Although the only bands easily accessible via the main controls are AM, FM and ten of the major shortwave bands, via direct entry of the frequency (on the keypad) the DE1103 picks up all frequencies between 100 and 29999 kHz. Long wave (below 540 kHz) in the U.S. isn’t really a broadcast band in the U.S., but I was digging around down there here in Brooklyn and all I was able to fish out were images of powerful New York City stations at predictable mathematical intervals. The same thing happened when I ventured about just above the U.S. AM broadcast band (1720 kHz and up a few hundred kHz). I have yet to identify images like this on the standard AM and shortwave bands.

Besides these anomalies, there’s those audible blips when cruising through busy bands and the digital edge the radio adds to some standard shortwave noise. (Though I have to admit I’m starting to become fond of how coming out of a strong frequency occasionlly sounds like you're drowning the signal or the announcer.) Other than these minor annoyances (for an analog radio fan) I have very few complaints so far. And considering I gave up less than seventy bucks (via ebay) for the DE1103, I really have nothing to grumble about at all.

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May 30, 2006

Adventures in Amplitude Modulation - Part 18

1103_2 After doing almost twenty posts in this series, my impulse is to assume that by now readers who are interested in shortwave and AM DXing are following this blog thread, and others are passing it by for less geeky content on the WFMU blog. But in case you've just come across one of these posts for the first time and you're curious, I'll quickly mention again what's going on here.

Listening to the old broadcast bands for information, sport or adventure isn't so popular in this U.S. these days, for many reasons. And since I’ve started writing these posts, I can count on one hand the number of people I’ve talked to about DXing who can more than feign an interest in listening to lo-fi audio signals from faraway places. I mean, if you experience your media from cable TV and/or through a speedy multimedia computer with a broadband connection, why should you care about complicated radios that offer sputtering static, strange noises, and people speaking in all sorts of languages you don’t understand?

For better or worse, some of us still have fun with this old technology. While it’s easy to be overwhelmed by so MUCH radio content available today– besides AM & FM, there’s internet and satellite radio and many thousands of podcasts flooding the mediasphere every week. However, there's a minority out here who continue to listen to radio the hard way and test the capabilities of our receivers. And with shortwave, it’s remains the only way to hear direct communications from distant countries without somehow going through some corporate communication infrastructure. And you throw in the entertainment value of Christian kooks who have infested the U.S. shortwave frequencies, and a few clandestine operators and shortwave pirates lurking about, you’ve got an eclectic, and often exotic, mix of programming to sample that you'd probably never hear any other way. And it’s important to mention that what has become a fringe medium in America, is still a very popular and important way to hear news, information and music in the developing world.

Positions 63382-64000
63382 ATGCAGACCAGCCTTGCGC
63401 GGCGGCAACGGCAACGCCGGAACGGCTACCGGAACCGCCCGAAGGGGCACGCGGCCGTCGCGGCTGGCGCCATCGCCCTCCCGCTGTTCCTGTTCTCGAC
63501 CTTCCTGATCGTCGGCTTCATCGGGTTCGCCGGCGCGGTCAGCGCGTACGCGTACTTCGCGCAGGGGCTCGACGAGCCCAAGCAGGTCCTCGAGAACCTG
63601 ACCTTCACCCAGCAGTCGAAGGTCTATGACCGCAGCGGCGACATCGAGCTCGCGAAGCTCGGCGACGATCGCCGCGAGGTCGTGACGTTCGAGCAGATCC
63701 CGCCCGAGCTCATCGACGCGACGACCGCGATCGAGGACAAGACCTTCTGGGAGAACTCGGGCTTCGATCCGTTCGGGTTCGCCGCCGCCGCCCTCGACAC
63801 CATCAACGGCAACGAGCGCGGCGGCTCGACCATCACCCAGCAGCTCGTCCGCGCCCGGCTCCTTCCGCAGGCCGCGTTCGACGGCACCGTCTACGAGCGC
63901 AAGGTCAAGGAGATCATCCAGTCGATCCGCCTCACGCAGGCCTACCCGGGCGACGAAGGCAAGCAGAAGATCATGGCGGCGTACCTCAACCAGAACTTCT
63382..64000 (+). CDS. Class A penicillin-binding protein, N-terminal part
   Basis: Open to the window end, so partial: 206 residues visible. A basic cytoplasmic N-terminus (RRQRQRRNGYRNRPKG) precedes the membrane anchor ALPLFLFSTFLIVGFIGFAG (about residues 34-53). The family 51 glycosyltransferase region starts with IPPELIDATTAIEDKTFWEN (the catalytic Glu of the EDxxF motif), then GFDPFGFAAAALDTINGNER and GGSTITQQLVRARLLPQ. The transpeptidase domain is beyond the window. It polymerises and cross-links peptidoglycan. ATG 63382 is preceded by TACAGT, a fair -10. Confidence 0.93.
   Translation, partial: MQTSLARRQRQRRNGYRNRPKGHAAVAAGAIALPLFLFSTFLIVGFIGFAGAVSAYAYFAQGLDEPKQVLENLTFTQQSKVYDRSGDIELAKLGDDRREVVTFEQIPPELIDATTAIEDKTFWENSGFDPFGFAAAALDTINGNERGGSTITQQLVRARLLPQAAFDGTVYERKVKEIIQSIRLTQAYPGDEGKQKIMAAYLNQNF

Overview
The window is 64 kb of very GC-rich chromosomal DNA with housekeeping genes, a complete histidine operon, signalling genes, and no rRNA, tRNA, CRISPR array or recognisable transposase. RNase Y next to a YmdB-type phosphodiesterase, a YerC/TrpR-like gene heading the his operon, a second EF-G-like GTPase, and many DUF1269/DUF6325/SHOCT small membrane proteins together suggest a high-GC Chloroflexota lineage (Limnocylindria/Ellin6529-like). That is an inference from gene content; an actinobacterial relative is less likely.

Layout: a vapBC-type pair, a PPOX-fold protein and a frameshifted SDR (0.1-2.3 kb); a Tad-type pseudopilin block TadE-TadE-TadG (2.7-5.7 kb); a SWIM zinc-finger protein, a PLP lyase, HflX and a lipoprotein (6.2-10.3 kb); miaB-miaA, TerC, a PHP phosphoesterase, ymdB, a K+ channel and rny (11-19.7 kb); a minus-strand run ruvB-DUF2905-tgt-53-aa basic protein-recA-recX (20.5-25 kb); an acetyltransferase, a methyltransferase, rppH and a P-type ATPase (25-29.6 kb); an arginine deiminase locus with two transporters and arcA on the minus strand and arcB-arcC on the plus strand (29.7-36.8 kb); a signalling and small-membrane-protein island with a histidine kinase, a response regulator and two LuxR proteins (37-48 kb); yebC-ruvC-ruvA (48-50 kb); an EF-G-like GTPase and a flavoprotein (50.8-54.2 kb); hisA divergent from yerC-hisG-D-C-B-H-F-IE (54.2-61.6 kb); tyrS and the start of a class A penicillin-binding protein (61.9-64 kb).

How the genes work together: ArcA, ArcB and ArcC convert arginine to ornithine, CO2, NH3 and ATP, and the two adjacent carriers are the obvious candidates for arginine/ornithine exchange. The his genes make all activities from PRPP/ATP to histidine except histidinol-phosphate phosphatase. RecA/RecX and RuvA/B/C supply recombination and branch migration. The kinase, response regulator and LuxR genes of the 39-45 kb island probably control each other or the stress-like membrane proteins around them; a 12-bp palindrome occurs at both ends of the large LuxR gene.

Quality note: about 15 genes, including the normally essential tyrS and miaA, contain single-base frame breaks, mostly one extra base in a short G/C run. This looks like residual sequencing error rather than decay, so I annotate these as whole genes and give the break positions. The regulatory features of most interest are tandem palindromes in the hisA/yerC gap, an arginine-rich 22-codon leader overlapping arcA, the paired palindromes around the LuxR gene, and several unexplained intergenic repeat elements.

Tia During the cold war, back in the days before the world wide web, there was no way to hear the OTHER side, except on shortwave. Now we have other strange political and economic forces that are again dividing up our world, and creating many “others” who have disagreements with the west, especially the U.S. (For example, the English language programming on Radio Habana Cuba is NOT available on the internet.) If you REALLY want to balance your news and information intake these days, shortwave is STILL a good way to go. And your listening habits will not be logged or noticed by John Poindexter, or any of his friends. Something to think about.

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May 16, 2006

Adventures in Amplitude Modulation - Part 17

Postage_1 Well, my Degen radio finally arrived from China this week. And I do like it. At the bottom of this post you'll find a few samples of shortwave reception I snagged with it on Sunday, but first I’ll offer a few first impressions of the radio itself.

As I mentioned in the last post in this series, I’ve long been eyeing this shortwave portable on the internet for over a year, and finally decided to go ahead and order one. A recent invention, the Degen 1103 is the same basic radio as the Kaito 1103 that’s marketed here in the states. After paying shipping and insurance from China via ebay, the Degen is still twenty bucks cheaper than the Kaito version. And I’m all for that.

After coming across so many fawning reviews online, I was already convinced that this radio was probably going to be a good performer. It is. That much I could tell from the moment I turned it on. Not only is it sensitive, but the digital tuning is as graceful as you’re going to find on a radio at this price. Of course, scanning the band isn’t quite as organic as using an analog tuner, but it’s damn close.